Supply cuts by producers themselves remain the most effective supply-side option for emission reductions. But such voluntary cuts have so far have been driven by short-term economic calculations to prop-up prices. Genuine long-term, environmentally driven decisions are extremely rare, at least at the national government level. Some smaller fossil fuel producers such as Belize, Costa Rica, France and New Zealand have undertaken reductions.

Things could change, however. Many producer countries already seek to diversify their economy away from fossil fuel export dependence to avoid “resource curse” effects such as volatile revenues and higher risk of violent conflicts. Saudi Arabia has already signalled its interest to reduce fossil fuel export dependence. In “best practice” petro-states such as Norway, public opinion is shifting toward voluntarily leaving oil in the ground for climate reasons. In Alberta, the provincial government recently mandated a temporary 8.7 percent cut in production to reduce a major glut in stocks and try to push up crude oil prices. In the US, many municipalities have passed gas fracking bans, Arctic drilling is under review, and California is considering cutting future production.

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To succeed, supply-side efforts need a coalition of fossil fuel producers, workers, and consumers in order to orchestrate a just transition to a low carbon economy. This will require preventing a shift in production and revenues away from countries that voluntarily cut their production over to “free-riding” countries that are not taking any action. Most countries will balk at the idea of cutting their production if their market share is taken over by other producers with more carbon-heavy fuel deposits and dismal environmental records. A just transition should also protect fossil fuel workers and fossil-fuel-dependent economies, help them to adjust and, in some cases, to get compensated.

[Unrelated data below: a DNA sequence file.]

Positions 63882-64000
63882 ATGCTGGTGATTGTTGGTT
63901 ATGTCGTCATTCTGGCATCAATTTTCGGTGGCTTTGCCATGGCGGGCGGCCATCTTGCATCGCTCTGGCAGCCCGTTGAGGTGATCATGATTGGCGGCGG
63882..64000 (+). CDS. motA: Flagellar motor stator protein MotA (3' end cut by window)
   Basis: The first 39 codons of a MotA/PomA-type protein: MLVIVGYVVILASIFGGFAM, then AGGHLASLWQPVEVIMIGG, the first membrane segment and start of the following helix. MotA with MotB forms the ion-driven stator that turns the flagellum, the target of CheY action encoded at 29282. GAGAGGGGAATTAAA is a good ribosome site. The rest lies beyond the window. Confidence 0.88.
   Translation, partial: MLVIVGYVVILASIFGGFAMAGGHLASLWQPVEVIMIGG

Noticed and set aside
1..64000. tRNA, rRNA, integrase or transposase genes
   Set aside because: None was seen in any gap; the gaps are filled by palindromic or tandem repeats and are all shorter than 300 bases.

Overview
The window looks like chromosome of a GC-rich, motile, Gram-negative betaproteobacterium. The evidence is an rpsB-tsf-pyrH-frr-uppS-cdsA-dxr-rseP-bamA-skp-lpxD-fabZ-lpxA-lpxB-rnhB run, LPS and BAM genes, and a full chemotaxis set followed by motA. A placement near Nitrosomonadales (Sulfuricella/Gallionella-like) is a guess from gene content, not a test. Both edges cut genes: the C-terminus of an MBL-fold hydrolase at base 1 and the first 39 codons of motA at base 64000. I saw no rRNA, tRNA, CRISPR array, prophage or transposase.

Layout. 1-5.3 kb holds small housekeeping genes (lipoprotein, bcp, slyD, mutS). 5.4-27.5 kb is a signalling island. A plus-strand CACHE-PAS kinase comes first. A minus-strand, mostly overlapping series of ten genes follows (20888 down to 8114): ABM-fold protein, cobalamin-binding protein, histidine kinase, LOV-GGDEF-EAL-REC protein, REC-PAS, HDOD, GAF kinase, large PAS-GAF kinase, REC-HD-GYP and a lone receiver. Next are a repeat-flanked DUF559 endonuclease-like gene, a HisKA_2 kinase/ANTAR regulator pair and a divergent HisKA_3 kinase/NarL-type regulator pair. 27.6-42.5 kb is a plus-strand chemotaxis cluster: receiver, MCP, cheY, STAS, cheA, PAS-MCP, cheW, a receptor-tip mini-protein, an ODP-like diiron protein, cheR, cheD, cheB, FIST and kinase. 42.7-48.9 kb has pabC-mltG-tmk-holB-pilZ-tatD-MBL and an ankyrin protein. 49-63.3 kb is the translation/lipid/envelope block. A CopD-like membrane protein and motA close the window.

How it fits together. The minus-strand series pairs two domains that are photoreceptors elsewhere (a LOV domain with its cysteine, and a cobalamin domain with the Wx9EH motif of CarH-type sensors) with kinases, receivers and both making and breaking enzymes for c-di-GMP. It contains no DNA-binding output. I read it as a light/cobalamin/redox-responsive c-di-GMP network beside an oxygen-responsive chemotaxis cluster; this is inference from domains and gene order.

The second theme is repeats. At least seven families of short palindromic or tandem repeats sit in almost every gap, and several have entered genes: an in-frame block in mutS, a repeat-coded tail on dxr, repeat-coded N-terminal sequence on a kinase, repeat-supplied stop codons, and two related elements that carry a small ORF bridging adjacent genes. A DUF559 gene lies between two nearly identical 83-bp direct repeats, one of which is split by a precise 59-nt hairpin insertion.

All of this means that a broad societal consensus needs to be reached about where and how production cuts will take place. Most fossil-fuel-producing regions and workers will resist a transition if it means they are going to lose economically. Thus, the transition should not just be away from fossil fuels, but also toward new economic sectors. Short-term compensation for affected regions and workers, medium-term industrial diversification and long-term changes in economic models will be required. Finally, most consumers will resist higher fossil fuel prices, thus it will be essential that there are affordable alternative energy sources and zero-emissions modes of transportation.

The first group of fossil fuel producers to consider cuts should be those that can afford to cut production: high-income countries that have low fossil-fuel dependence, diversified economies, and a fossil-fuel workforce that can move to other sectors (including renewables). Australia, Canada, Norway and the UK come to mind immediately, but also possibly the US, the EU, and wealthy East Asian countries. Supply cuts here should serve as a powerful signal of a supply-driven transition.

For these cuts not to result in greater fossil production elsewhere, there would have to be a system at the global level to limit new production. Such commitments would be very difficult to achieve, but the European Union’s Emissions Trading System, which allocates GHG emission allowances to companies as part of an overall cap on total emissions, could serve as a template to establish a trustworthy trading system of production rights. To incentivize producers, access to fossil fuel markets could be restricted for noncomplying players (as in the Kimberley Process for ethical diamond mining).